HiI have a design that has to be supported on two issues of PCB. One has a Cyclone3 in a 144 pin package, the other has a Cyclone3 in a 240 pin package. Ultimately all of the PCB's will be the same, however, at this stage I need to support both. Is there an easy way of doing this without having two separate Quartus projects? Regards Ian.
If you need to support the old PCB production for a temporary period (until you definitely shift to the new one) you may keep the old pof (or any other programming file) file for your production and simply use the same project with new pin assignments to produce the new configuration file.Does this sound good to you?
Did you check whether the Quartus device migration feature will let you select both packages at the same time? If you use that feature, Quartus will compile using a pin-out that works in both packages.
Keeping the old pof would be an option but there are still updates being made to the project which I'd like to get on both revisions on board.My current procedure is to make changes on my development hardware (the new issue of board) that uses the 240 pin device, then make a copy of the project, change the device, assign pins and recompile. This all seems a bit tedious and I wondered if there was an easier way. Ian.
--- Quote Start --- Did you check whether the Quartus device migration feature will let you select both packages at the same time? If you use that feature, Quartus will compile using a pin-out that works in both packages. --- Quote End --- I wondered about that, I'll give it a try. Thanks Ian
I was backward on the device migration suggestion. That feature is for more than one density in the same package, not more than one package of the same density. Support for automated migration between different packages was I think called "SameFrame" for APEX families. Newer families don't support it.
Regardless of whether it's the same density or migration-compatible, you could just put together a TCL script to run, or come up with different revisions of the same project (and use the pull-down at the top of the screen to select which one to build before compiling). This would allow you to use common VHDL/Verilog source files for both projects, and then build which one you want.There is a QPF file for an entire project, and then individual QSF files for each revision in that project. For argument's sake, say you have two revisions of your project: myproject_144 myproject_240 The myproject_144.qsf file would contain all of the specific build information (pinout, device, etc.) for the 144-pin Cyclone. Then, myproject_240.qsf would contain all of the same info that targets the 240-pin Cyclone. If you create the revision when all of the source files (VHD, etc.) up-to-date, they will both share all of the common source. You just need to make sure that if you add common source files down the road, you add them to both revisions (one at a time). To build, you just select your revision from the pull-down menu at the top of the Quartus window (select myproject_144 or myproject_240), and then hit the compile button, and you will have the proper build. To automate the building of both (run it and then let it go), you could paste this info into the TCL script window (or put it in it's own TCL script): load_package flow project_open -revision myproject_144 myproject_top execute_flow -compile project_close project_open -revision myproject_240 myproject_top execute_flow -compile project_close Assuming your top-level project is called "myproject_top", this set of commands will sequentially build the two projects. By necessity, I have 7 flavors of my current project (that each take ~20 minutes to build), so I can kick off a build and come back a few hours later to 7 .SOF files. Hope this helps.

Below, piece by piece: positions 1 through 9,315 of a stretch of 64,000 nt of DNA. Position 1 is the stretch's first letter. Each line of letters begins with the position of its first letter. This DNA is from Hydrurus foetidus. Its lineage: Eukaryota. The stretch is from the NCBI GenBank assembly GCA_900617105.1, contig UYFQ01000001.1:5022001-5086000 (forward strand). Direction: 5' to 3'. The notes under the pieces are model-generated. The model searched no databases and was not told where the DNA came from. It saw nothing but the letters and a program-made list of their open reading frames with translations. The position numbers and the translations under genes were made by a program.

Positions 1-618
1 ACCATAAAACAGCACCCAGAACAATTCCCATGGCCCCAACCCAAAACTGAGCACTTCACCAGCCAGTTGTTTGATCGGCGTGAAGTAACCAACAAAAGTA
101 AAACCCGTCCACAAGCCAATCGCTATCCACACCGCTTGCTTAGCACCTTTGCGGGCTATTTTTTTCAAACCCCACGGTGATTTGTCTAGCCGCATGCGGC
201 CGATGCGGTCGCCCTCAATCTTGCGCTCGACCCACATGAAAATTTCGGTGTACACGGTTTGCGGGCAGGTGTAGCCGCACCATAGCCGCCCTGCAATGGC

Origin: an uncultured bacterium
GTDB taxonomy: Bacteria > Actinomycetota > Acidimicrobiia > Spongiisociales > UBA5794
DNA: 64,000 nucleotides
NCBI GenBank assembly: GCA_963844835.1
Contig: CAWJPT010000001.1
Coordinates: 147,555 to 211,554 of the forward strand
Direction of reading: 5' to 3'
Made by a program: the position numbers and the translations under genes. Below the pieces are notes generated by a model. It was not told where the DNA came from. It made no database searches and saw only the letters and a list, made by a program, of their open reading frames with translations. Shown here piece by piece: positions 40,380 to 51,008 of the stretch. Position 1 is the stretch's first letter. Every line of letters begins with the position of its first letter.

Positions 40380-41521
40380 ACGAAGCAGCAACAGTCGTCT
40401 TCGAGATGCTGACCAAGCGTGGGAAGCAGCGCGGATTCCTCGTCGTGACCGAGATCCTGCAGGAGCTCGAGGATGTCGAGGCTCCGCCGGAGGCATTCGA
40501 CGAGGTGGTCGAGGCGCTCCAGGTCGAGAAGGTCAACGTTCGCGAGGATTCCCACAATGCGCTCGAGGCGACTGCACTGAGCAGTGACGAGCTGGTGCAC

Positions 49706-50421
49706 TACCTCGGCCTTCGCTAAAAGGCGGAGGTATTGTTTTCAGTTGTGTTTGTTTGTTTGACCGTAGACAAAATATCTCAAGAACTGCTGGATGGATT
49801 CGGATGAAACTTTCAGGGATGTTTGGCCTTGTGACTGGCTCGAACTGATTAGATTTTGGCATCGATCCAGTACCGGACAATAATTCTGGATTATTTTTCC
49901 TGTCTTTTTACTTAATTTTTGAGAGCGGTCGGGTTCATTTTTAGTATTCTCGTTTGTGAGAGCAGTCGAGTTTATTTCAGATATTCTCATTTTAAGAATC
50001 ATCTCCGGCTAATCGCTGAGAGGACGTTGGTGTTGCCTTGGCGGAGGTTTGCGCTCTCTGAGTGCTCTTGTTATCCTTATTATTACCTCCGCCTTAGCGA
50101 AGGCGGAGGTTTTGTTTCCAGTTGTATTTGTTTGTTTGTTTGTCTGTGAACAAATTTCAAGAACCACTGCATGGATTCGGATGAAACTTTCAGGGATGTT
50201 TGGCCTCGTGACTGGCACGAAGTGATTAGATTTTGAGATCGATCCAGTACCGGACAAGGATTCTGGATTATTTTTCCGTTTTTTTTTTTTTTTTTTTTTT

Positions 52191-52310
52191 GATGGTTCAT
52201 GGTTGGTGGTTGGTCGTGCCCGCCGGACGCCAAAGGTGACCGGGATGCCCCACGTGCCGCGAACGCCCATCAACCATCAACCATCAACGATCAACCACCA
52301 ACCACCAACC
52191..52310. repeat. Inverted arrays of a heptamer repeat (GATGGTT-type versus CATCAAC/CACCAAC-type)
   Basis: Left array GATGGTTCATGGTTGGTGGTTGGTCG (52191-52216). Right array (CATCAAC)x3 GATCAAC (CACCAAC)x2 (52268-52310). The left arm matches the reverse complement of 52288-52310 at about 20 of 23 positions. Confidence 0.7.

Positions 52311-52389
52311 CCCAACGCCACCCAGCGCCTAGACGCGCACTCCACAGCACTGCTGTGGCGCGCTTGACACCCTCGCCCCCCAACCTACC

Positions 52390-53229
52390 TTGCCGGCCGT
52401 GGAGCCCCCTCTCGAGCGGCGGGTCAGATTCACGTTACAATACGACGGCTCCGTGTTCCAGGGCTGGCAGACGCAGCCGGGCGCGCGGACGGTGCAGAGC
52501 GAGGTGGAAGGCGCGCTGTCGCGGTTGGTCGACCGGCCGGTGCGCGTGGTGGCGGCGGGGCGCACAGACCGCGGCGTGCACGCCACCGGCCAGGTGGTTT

Pin assignments can be changed quickly by sourcing a tcl script. So if you get your project set up for device A, then close the project and open the .qsf file and just grab the set_location_assignment lines and save that to a file called pins_for_A.tcl for instance. Then do the same for device B. Then, right before you compile, just open a tcl console (alt+2) and type : source pins_for_A.tcl and then hit compile. If you wanted to get really fancy you could customize your toolbar with a tcl command button that sourced the file for the device you wanted to compile for.